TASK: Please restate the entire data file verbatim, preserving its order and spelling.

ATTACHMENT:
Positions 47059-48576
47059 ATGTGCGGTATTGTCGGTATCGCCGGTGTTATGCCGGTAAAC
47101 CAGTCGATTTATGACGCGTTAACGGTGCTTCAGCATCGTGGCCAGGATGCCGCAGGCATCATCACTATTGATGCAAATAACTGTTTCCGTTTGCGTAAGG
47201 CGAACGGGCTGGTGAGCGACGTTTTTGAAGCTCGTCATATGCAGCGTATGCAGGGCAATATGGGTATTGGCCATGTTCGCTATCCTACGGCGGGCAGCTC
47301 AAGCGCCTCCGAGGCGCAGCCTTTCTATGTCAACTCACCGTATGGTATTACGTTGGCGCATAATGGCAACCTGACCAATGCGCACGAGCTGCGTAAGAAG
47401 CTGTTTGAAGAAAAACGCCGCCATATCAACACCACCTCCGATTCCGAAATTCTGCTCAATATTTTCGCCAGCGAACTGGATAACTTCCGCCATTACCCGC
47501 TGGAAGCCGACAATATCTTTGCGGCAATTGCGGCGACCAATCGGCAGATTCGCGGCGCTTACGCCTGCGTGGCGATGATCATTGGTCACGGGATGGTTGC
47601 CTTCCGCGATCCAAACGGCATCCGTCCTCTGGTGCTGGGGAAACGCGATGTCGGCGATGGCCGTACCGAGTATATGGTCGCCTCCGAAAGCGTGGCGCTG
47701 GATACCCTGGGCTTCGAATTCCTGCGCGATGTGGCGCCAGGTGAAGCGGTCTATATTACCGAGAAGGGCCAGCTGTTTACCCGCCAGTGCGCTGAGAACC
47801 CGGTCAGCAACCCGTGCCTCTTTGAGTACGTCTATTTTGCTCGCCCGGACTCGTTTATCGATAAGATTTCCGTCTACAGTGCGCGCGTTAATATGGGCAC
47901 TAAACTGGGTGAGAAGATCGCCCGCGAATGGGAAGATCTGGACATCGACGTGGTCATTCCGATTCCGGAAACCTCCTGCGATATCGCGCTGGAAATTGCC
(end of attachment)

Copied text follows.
Positions 47059-48576
47059 ATGTGCGGTATTGTCGGTATCGCCGGTGTTATGCCGGTAAAC
47101 CAGTCGATTTATGACGCGTTAACGGTGCTTCAGCATCGTGGCCAGGATGCCGCAGGCATCATCACTATTGATGCAAATAACTGTTTCCGTTTGCGTAAGG
47201 CGAACGGGCTGGTGAGCGACGTTTTTGAAGCTCGTCATATGCAGCGTATGCAGGGCAATATGGGTATTGGCCATGTTCGCTATCCTACGGCGGGCAGCTC
47301 AAGCGCCTCCGAGGCGCAGCCTTTCTATGTCAACTCACCGTATGGTATTACGTTGGCGCATAATGGCAACCTGACCAATGCGCACGAGCTGCGTAAGAAG
47401 CTGTTTGAAGAAAAACGCCGCCATATCAACACCACCTCCGATTCCGAAATTCTGCTCAATATTTTCGCCAGCGAACTGGATAACTTCCGCCATTACCCGC
47501 TGGAAGCCGACAATATCTTTGCGGCAATTGCGGCGACCAATCGGCAGATTCGCGGCGCTTACGCCTGCGTGGCGATGATCATTGGTCACGGGATGGTTGC
47601 CTTCCGCGATCCAAACGGCATCCGTCCTCTGGTGCTGGGGAAACGCGATGTCGGCGATGGCCGTACCGAGTATATGGTCGCCTCCGAAAGCGTGGCGCTG
47701 GATACCCTGGGCTTCGAATTCCTGCGCGATGTGGCGCCAGGTGAAGCGGTCTATATTACCGAGAAGGGCCAGCTGTTTACCCGCCAGTGCGCTGAGAACC
47801 CGGTCAGCAACCCGTGCCTCTTTGAGTACGTCTATTTTGCTCGCCCGGACTCGTTTATCGATAAGATTTCCGTCTACAGTGCGCGCGTTAATATGGGCAC
47901 TAAACTGGGTGAGAAGATCGCCCGCGAATGGGAAGATCTGGACATCGACGTGGTCATTCCGATTCCGGAAACCTCCTGCGATATCGCGCTGGAAATTGCC